The scoreboard indicator (see link below) provides a complete view of where countries might be positioned with regards to these four elements. It spans six categories: the dark green category features all elements considered, while the red category applies when none of the elements is considered. The remaining four categories are intermediate. Only Germany reaches the green standard, but no countries are “in the red.” Only four countries have external evaluations, after that the most common missing element is the involvement of multipliers.
Source: http://eacea.ec.europa.eu/education/eurydice/documents/thematic_reports/162EN.pdf, page 12-13.
The foreign language preparation component yields a very clear ranking across the countries with Belgium (de),Cyprus and Luxembourg topping the table in the “excellent” dark green category: compulsory foreign language teaching lasts for 10 years and second foreign language compulsory for all students for at least five years. Scotland and Ireland are at the bottom of the table in the red, with no compulsory foreign language teaching.
The Council Recommendation called on governments to “promote the portability of grants, loans and appropriate access to relevant benefits” to facilitate the learning mobility of young people. This section is “necessarily complex” with seven explanatory maps and clusters of country specific notes. But the fact that nine countries on the scoreboard are sitting in the red “no portability” category suggests that there is much room for improvement.
For anyone studying abroad, the quality of their learning experience matters most, but this is precisely where ‘conceptual problems’ preclude providing a composite cross-country scoreboard. The authors state that while it may be easy to agree on the importance of quality, “it is quite difficult to pin down precisely what good quality in learning mobility might actually mean.”
However from the maps in the quality section it can be gleaned that:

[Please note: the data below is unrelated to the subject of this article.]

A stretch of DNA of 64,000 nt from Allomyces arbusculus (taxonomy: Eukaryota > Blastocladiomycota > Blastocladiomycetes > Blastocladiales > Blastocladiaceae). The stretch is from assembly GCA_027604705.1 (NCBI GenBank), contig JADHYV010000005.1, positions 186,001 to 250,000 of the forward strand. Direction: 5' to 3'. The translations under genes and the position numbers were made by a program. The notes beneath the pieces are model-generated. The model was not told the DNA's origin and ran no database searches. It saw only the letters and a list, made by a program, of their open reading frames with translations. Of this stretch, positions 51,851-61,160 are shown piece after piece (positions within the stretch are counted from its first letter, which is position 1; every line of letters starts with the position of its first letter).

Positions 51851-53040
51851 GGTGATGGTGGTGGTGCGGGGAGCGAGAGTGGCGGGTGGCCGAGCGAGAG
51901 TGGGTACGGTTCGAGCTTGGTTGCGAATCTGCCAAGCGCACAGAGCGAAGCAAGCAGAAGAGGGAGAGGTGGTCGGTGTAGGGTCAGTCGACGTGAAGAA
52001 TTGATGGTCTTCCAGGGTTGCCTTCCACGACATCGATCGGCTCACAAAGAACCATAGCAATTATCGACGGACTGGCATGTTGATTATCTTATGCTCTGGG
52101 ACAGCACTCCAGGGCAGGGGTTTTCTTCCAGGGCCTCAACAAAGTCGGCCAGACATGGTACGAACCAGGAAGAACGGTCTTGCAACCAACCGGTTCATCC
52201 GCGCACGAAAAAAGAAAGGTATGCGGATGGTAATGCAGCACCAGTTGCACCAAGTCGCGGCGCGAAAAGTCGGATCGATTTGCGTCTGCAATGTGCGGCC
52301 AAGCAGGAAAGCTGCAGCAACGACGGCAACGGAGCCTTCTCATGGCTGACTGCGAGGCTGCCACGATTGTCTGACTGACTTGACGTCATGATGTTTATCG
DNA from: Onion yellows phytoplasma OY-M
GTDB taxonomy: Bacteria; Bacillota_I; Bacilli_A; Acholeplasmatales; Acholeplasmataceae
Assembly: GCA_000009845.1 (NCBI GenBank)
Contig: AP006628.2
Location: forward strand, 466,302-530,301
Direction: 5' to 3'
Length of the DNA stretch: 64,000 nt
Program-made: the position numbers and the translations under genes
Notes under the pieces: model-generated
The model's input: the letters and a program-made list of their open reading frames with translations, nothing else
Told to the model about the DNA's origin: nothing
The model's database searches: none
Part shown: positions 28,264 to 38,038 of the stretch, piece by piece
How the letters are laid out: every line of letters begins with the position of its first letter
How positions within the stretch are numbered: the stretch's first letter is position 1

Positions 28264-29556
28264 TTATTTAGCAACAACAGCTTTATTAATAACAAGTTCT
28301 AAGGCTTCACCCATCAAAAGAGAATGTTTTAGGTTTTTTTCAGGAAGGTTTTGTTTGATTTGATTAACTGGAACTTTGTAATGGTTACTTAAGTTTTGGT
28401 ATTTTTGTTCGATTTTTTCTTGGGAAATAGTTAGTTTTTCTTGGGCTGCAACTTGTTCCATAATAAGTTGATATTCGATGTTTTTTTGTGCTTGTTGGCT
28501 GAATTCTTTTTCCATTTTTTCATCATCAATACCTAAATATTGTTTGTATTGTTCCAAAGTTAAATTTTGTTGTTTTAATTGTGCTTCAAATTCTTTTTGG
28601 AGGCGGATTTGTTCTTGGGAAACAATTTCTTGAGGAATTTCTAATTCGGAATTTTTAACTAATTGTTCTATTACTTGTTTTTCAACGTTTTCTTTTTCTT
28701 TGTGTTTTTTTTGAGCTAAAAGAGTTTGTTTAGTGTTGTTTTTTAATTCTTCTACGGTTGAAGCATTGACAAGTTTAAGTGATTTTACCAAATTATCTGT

- roughly two-thirds of the countries have not adopted the European Quality Charter for Mobility;
- two-thirds of the countries have no monitoring of the use of Learning Agreements, with institutions left to determine their own practices without any external supervision;
- two-thirds of the countries lack external quality assurance systems to review integration schemes for mobile learners from other countries;
- there are no countries where quality assurance agencies typically examine institutional practice in recognizing credit obtained abroad.
The authors venture that this could be interpreted as a worrying situation, which “appears to signal a lack of priority to ensuring the well-being of students coming to the country from abroad.”
An even more worrying picture emerges with regard to recognition of learning outcomes.
The scoreboard, see link above, shows nearly one third of the countries are in the lowest category, and almost two-thirds in the second lowest category. It seems reasonable to suggest that much needs to be done, as the Council Recommendation puts it, to “promote the promote the implementation and use of Union instruments which facilitate the transfer and validation of the learning outcomes of mobility experiences between Member States.”
With regards to disadvantaged learners, governments are urged to provide those who may be deprived of opportunities for learning mobility, “with targeted information on available programmes and support tailored to their specific needs.” With all but four countries in the lower half of the table, when it comes to equalizing opportunities, to borrow a phrase from children’s school reports of old, Member States “must try harder.”
This article was written by the Roma Education Fund and was republished with their permission.